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Megson House

TutorialsPublished February 4, 2012 at 8:44 am No Comments

There was only one lecturer at either of the architecture schools I went to who was worth a damn. Sadly, he died in 1994 while I was away in London concocting a cunning plan to come back to Auckland and devise some way to work with him.  This was his house, which has just come on the market:

40FernGlennreshoot

From the Auckland Architecture Archive’s ‘Megson in Auckland’ guide:

_quote Megson created this house [at 40 Fern Glen Rd] for himself and his wife Cherie by partially demolishing and building over a modernist brick house by architect Professor Richard Toy (right), a senior colleague of Megson’s at the School of Architecture. (Remarkably, the Megson’s had lived in Toy’s house for 15 years before commencing work). The site – a corner section located on the brow of a steep rise – is vertiginous, and Megson’s extensions further emphasized the vertical. Toy’s house became a brick base over which a new timber superstructure was placed. Fixed to the downhill façade, a series of balconies – cages of mesh and red-painted steel tube – project the spaces of the house out into the treetops.”

40FernGlenn004 A two-zoned house* with the kitchen acting as the “hinge” between the zones—a kitchen opening up to terraces and the sky, since Megson’s death in 1994, it has been bought and sold and renovated “utilising [says the estate agent now trying to sell it] the skill of a London-based architect and former student of Megson to ensure a reverential transformation.” For reverential, read “sterile.”
132468380_full Nonetheless, you can head to the agent’s site to see more pictures showing the house as it is now.
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Writing about Claude’s house a few years ago, fellow-lecturer at Auckland’s Architecture School John Dickson said of it,

_quoteIt is impossible without the process of Megson’s imagination to connect the cluster of small, confined rooms of the house as it was (right) to the expansive, multi-levelled, vertical-fissured, spatial-phantasm that it has become.”

And English architectural critic Professor Geoffrey Broadbent, writing after a 1992 tour of Claude’s Auckland houses had this to say:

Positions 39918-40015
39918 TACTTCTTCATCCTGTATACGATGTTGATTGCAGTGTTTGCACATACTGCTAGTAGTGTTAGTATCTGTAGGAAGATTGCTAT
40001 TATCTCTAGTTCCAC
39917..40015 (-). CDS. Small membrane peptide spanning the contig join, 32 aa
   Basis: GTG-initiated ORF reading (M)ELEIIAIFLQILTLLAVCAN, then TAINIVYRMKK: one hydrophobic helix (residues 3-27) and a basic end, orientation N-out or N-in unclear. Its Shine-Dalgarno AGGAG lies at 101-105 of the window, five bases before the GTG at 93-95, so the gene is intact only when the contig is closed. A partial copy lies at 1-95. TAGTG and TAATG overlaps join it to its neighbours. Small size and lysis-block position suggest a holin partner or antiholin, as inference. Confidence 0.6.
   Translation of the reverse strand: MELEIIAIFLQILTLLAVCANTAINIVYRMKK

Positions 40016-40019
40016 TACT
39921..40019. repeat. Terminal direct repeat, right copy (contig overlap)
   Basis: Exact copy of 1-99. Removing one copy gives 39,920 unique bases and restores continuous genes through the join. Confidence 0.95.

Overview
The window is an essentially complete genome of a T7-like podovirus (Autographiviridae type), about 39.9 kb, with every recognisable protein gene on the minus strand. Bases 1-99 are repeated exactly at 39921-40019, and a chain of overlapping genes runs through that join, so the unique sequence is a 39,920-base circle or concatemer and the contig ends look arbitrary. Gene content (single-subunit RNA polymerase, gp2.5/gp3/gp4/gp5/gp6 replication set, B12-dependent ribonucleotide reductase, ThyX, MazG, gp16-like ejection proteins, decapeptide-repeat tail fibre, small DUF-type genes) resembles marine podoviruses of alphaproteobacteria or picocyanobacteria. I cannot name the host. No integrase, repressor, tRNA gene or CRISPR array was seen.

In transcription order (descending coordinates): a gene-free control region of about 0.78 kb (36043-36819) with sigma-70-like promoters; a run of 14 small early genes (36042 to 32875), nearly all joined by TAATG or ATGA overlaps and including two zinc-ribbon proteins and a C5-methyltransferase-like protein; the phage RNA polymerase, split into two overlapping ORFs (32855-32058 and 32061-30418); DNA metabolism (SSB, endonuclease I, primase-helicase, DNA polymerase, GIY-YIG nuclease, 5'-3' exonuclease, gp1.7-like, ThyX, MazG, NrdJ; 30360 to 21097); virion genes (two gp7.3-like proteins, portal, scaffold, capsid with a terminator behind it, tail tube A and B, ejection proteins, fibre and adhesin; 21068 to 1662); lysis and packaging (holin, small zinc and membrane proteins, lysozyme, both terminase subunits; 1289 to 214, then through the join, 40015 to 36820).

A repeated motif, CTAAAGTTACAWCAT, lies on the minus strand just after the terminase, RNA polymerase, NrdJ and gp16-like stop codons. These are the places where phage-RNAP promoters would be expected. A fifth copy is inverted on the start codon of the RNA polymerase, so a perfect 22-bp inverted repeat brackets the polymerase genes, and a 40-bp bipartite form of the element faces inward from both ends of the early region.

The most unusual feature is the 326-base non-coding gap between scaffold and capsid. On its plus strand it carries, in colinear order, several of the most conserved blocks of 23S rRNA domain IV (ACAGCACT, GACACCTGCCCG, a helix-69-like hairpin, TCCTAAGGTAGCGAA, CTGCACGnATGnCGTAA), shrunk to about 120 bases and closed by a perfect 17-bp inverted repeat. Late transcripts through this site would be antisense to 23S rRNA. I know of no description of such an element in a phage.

_quoteThis,” I said to myself, “is work of a very high international standard indeed.” …One is constantly struck by the surprise around the corner, the bright shaft of light penetrating from above into the softer glow of the main living spaces — especially in Megson’ own house – that give his work such very special qualities…
“There is an essential “rightness” about Megson’s spaces, for pleasant occupation by ordinary, normal human beings. Such things, says Dickson, have gone out of fashion with today’s students. Well, so much the worse for the students [and their clients!].
“Perhaps it hasn’t occurred to them that if they design real spaces for human
comfort and pleasure, then even those anguished souls overwhelmed by post-Heideggerian problematics’ about the nature of their existence might, given spaces like Megson’s to contemplate that nature of their ‘Being,’ come to more positive conclusions! Because that’s the point about Megson’s spaces; they are life-enhancing.”

Broadbent, for once, is exactly right; even if “the softer glow of the main living spaces” has now been transformed into something more stark, as below, you might still get a sense of what he meant.
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Cross-posted at the Claude Megson Blog.

*Two-zoned house: A family home giving room and space to both parents and teenage children, with separate “parent’s realm” and another realm — either for children or for guests—which meet around kitchen and family areas.

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